April is one of our favorite editors in the wellness game, and an expert in all things beauty and health.
"To clear my head before a big day or in any high-pressure situation, I close my eyes and say a quick prayer. Not only for the desired outcome, but also to express gratitude for my life and the privilege of being in the position I’m in. It helps me feel instantly grounded and calm. I also like to dab an essential oil like lavender on my pulse points, which has an instant relaxing effect."
Favorite. Blog. Ever. I’ve been reading A Cup of Jo forever, and I never tire of it. It covers everything from parenting to books to culture to food to wellness to careers, and the writing is sharp and clever. If you ever need a rabbit hole to distract you from the outside world, dive into A Cup of Jo. And Joanna, I’m still waiting for a date with you in NYC.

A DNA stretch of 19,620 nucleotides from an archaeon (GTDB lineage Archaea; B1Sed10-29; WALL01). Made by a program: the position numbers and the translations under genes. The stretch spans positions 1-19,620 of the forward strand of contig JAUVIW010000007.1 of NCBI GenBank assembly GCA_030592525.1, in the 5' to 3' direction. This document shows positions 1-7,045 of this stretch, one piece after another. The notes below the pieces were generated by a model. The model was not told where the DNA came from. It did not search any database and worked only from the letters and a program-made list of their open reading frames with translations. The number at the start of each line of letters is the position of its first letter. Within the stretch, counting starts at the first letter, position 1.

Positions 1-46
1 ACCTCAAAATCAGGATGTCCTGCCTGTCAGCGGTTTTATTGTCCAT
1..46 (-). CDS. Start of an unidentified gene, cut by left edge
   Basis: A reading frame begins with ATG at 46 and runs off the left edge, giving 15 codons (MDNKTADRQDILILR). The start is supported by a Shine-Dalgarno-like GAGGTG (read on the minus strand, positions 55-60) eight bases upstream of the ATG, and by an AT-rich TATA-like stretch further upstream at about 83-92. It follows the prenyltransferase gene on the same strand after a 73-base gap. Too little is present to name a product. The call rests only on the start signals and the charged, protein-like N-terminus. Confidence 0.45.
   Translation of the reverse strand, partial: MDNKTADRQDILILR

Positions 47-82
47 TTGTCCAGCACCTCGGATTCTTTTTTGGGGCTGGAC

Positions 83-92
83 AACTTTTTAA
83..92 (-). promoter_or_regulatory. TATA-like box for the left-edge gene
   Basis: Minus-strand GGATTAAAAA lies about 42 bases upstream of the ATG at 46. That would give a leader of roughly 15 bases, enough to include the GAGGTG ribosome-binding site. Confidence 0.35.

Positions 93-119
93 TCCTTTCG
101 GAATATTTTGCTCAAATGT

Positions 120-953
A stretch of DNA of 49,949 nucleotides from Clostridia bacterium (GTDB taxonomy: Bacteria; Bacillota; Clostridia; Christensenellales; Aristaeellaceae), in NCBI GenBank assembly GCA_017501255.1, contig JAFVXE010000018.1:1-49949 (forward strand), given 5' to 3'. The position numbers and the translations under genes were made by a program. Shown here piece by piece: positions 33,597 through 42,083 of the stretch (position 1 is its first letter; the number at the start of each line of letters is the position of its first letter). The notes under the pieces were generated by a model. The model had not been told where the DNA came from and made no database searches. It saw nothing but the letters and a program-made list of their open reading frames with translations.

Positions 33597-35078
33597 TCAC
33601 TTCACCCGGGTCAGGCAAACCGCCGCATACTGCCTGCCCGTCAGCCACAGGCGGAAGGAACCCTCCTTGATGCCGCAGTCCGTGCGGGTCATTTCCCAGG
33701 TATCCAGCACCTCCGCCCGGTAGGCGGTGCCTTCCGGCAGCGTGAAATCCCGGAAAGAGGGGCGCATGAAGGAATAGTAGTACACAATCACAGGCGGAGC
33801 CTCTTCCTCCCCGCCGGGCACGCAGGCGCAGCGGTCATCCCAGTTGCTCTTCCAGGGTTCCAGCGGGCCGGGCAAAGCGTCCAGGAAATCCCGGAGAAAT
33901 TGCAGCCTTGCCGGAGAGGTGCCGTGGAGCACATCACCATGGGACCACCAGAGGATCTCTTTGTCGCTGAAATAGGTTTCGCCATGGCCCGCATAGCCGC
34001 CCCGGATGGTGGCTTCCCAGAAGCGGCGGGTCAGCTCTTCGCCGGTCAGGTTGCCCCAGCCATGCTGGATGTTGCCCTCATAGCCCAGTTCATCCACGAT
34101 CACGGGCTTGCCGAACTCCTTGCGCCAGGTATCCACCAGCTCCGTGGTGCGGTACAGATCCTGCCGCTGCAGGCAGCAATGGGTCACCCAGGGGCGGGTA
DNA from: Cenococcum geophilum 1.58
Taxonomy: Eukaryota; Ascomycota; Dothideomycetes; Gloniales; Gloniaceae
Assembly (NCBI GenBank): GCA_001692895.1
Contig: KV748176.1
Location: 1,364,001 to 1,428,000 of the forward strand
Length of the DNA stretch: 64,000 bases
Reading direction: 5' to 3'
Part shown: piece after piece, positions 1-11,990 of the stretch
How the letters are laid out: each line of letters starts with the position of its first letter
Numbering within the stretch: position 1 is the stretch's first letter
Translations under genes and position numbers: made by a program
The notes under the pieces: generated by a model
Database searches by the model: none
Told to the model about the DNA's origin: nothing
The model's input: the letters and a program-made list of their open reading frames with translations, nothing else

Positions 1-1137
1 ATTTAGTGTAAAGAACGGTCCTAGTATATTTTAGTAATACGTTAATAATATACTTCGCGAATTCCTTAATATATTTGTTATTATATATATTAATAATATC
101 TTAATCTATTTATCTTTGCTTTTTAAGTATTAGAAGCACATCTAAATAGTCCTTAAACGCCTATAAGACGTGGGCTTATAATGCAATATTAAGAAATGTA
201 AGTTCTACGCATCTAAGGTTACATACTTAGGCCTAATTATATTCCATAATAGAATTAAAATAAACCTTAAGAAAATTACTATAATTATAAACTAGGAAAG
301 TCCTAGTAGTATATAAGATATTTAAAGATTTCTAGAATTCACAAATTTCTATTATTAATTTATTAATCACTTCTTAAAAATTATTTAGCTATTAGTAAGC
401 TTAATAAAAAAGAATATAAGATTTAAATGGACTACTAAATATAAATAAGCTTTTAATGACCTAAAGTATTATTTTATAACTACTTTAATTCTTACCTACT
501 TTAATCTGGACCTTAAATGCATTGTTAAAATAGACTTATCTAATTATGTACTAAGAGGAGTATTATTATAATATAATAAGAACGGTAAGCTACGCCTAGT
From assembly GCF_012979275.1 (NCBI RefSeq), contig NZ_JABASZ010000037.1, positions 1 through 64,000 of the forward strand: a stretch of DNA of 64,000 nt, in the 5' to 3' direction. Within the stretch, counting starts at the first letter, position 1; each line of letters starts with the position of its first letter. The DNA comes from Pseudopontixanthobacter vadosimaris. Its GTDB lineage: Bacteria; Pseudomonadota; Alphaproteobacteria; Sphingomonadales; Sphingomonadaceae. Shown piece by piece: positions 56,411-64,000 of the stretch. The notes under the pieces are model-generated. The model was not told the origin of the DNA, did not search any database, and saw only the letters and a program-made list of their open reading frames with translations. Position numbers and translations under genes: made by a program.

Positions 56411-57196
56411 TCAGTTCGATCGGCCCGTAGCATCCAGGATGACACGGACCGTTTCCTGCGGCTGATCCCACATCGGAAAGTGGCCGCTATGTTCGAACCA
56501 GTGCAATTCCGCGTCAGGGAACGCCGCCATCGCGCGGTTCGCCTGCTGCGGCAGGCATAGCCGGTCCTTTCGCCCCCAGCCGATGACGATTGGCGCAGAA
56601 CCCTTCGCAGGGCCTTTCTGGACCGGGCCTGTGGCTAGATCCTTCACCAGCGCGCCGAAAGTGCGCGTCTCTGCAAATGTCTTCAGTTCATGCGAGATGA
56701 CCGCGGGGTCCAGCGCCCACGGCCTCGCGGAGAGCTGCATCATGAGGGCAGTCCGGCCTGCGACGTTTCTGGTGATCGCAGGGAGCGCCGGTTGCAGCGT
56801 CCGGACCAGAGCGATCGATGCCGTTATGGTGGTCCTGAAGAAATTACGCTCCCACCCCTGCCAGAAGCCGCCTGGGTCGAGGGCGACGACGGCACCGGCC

"In my twenties, I went to a wonderful therapist. I kept getting stuck on certain moments — worrying obsessively about something I did at work or something I said at a party. She told me about the "Grand Canyon trick," where you picture the enormous space and imagine that it holds your life. Over there is your fourth birthday party, over there is your college roommate, over there is the bike ride you went on last week, and over there are your future children and grandchildren. Keep picturing all of your life, the big and small things. And then drop in the thing you're worrying about — oh, well, I was awkward at a random work dinner. WHO CARES?! It suddenly feels so small and inconsequential and fleeting. What a brilliant want to put things in perspective, right? Fifteen years later, I still use the Grand Canyon trick whenever necessary, and it works like magic."